02/27/2018 18:04 EST | Updated 02/27/2018 18:04 EST

Jaspal Atwal Says He's Worked With Canadian Politicians From Several Parties

He claims he had a "good relationship" with the prime minister.

Jaspal Atwal/Facebook
Jaspal Atwal was convicted of attempting to kill Indian cabinet minister Malkiat Singh Sidhu during a visit to Vancouver Island in 1986.

SURREY, B.C. — A man at the centre of a controversy over Sikh separatism that is hounding the prime minister says he has worked with politicians from a number of parties since he was released from prison for the attempted assassination of an Indian cabinet minister.

Jaspal Atwal said he has asked his social network in Surrey, B.C., to vote for different politicians because he supports what they are trying to achieve in his community.

After working to rebuild his reputation following the 1986 attempt on the cabinet minister's life, Atwal said he's frustrated that some of those who have asked for help have turned on him in public.

"If I'm that dangerous, then why the hell are they calling me?" Atwal said in an interview with the Canadian Press on Saturday. He declined another interview on Monday.

Prime Minister Justin Trudeau's office has distanced itself from Atwal, saying he is not a "friend" of Trudeau, after Atwal was invited to a pair of events during Trudeau's recent official visit to India.

Atwal said the pair once sat together in Atwal's Hummer, about nine years ago, and the prime minister knows him by name. While he called it a "good relationship," he said he did not consider Trudeau a "friend."

He said Trudeau has never asked him for help on a campaign.

Atwal was convicted of attempting to kill Indian cabinet minister Malkiat Singh Sidhu during a visit to Vancouver Island. He was also charged, but not convicted, in connection with a 1985 attack on Ujjal Dosanjh, a staunch opponent of the Sikh separatist movement, who later became B.C. premier and a federal Liberal cabinet minister.

New Democrat Jinny Sims and former Liberal legislature member Brenda Locke both asked for his help in the 2017 B.C. election, Atwal said.

Sims, who is now minister of citizens' services, denied the claim in a statement, saying she has met Atwal but she does not know him well and has never invited him to campaign for her.

"During campaigns, extensive outreach for volunteers takes place including through mass messages. It is possible that Mr. Atwal has received such a message, however it would not have been at my request," Sims said.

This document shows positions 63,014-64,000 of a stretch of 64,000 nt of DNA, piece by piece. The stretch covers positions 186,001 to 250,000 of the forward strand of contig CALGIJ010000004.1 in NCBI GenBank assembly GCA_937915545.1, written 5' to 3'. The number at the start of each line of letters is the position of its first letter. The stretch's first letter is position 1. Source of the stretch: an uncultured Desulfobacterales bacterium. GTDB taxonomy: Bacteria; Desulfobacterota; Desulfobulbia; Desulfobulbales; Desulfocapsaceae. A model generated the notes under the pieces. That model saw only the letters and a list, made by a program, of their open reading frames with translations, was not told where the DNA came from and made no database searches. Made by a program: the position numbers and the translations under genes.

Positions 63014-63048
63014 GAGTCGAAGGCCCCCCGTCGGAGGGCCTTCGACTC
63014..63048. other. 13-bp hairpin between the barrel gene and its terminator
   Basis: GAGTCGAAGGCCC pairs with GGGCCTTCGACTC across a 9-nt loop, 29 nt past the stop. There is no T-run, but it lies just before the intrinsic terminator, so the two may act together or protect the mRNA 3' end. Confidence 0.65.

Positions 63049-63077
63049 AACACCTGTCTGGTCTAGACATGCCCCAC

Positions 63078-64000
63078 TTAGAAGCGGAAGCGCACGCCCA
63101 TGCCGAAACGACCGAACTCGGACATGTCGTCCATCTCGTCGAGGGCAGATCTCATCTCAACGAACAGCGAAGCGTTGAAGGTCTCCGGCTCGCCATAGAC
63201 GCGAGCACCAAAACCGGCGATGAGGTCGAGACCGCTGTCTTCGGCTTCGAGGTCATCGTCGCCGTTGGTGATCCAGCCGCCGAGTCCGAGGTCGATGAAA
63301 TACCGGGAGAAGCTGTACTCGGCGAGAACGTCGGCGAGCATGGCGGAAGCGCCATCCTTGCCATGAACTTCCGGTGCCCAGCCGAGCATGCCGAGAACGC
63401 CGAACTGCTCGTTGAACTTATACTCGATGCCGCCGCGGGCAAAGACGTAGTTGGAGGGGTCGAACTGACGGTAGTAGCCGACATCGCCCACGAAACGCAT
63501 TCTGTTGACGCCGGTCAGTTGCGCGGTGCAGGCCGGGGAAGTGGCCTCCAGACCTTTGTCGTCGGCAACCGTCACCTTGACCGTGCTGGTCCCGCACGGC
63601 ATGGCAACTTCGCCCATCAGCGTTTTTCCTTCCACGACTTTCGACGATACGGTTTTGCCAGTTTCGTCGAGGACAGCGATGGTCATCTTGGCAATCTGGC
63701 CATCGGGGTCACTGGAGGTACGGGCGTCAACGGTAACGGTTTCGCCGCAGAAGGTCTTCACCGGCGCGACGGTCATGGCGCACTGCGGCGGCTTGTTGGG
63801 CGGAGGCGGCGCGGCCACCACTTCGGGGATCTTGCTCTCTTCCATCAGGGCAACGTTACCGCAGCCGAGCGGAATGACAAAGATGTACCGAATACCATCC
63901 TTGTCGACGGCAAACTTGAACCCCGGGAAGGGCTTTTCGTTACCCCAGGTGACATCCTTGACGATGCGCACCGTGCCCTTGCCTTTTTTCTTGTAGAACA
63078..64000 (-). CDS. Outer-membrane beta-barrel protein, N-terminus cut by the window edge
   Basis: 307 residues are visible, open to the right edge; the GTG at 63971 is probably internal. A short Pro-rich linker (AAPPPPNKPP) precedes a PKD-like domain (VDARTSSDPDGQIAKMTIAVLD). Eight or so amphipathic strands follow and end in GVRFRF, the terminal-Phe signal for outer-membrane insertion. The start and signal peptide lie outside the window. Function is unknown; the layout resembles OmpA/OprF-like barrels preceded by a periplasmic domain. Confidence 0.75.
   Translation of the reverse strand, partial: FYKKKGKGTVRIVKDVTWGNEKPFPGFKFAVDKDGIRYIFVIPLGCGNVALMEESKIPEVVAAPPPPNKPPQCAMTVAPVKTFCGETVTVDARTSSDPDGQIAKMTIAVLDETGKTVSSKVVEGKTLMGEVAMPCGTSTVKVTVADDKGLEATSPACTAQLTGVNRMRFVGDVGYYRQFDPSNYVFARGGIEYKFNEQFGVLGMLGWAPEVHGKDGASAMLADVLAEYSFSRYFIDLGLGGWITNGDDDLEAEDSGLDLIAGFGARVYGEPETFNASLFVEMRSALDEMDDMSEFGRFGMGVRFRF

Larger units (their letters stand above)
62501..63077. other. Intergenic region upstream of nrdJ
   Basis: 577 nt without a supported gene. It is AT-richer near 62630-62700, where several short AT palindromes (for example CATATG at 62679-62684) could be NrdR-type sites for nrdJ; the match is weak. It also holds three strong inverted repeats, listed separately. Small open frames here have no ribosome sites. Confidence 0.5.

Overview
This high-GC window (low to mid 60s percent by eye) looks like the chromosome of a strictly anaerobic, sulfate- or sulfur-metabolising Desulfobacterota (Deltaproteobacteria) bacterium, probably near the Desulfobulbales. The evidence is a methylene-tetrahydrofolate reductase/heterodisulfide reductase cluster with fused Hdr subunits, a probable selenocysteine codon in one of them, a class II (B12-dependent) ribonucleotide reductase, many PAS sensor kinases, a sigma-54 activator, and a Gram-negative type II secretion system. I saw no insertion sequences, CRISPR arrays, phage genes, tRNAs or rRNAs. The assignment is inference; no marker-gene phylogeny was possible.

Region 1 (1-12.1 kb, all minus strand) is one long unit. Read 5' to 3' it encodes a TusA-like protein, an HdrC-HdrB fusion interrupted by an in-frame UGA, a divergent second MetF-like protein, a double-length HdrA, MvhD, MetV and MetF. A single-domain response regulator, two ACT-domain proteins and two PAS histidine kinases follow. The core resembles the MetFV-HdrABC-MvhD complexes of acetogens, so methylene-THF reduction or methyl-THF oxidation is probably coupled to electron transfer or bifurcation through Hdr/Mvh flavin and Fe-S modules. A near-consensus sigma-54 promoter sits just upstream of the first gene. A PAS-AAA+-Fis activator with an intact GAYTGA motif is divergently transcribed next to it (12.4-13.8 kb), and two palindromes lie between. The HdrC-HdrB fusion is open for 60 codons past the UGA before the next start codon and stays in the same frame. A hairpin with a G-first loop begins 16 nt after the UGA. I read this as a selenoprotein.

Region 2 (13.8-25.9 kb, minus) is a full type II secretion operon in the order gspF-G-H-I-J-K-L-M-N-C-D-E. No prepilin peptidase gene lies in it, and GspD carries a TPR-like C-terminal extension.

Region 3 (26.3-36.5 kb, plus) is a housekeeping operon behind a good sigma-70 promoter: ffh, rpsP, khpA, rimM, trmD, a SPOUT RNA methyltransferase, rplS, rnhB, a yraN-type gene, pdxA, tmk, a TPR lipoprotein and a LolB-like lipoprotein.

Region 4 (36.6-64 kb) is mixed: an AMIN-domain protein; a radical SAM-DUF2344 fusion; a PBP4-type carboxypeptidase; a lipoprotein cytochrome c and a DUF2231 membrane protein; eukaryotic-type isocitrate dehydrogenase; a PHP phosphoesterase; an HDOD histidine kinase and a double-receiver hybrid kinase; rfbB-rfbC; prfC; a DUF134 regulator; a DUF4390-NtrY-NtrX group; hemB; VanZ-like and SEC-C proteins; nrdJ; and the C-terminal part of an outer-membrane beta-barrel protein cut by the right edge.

Locke said she asked everyone she knows to talk to their friends about voting for her, including Atwal.

Atwal: I attended events hosted by former Tory government

"He obviously knows a lot of people in Surrey. He's lived there a long time and is active in the community. And so, like every politician in Surrey does, you talk to people you know who know people. That's how politics works," said Locke, who lost her seat in Surrey-Green Timbers.

"The Jaspal Atwal I know is a community-minded person in the city of Surrey. He's a grandfather, his grandkids play hockey. That's who I know."

Atwal said he doesn't understand why there is controversy when he attends some political events but not others. He said he attended several events in Ottawa hosted by the former Conservative government when it was led by then-prime minister Stephen Harper, with no issue.

Atwal shared with The Canadian Press photos of himself with former B.C. premier Christy Clark and former Liberal leader Michael Ignatieff, plus a copy of a reference letter that he says former Conservative MP Gurmant Grewal wrote for him in 2002.

"Since his release from prison in 1992, Mr. Atwal has been coping with his rehabilitation and is becoming a productive member of society," the letter says.

Grewal couldn't be reached for comment, but in an interview with the Vancouver Sun at the time he said he didn't remember writing the letter.

All over the world, they're showing I'm the biggest terrorist.

Atwal said he gets no personal gain from helping politicians win votes, only the satisfaction of helping his community.

"If you're not involved, how are you going to change (things). I never ask them to do anything for me," Atwal said.

Atwal said he's frustrated that he can't seem to escape the label of "terrorist" so many years after he paid his dues. He doesn't understand why people don't remember him for getting a gash across his throat when he tried to stop a suspected shoplifter in Vancouver when he was 29.

"It's not just in Punjab, Vancouver. All over the world, they're showing I'm the biggest terrorist," Atwal said.

He said he feels disappointed, "but at the same time, I'm not going to stop. I'm against the Khalistan. I learned my lesson."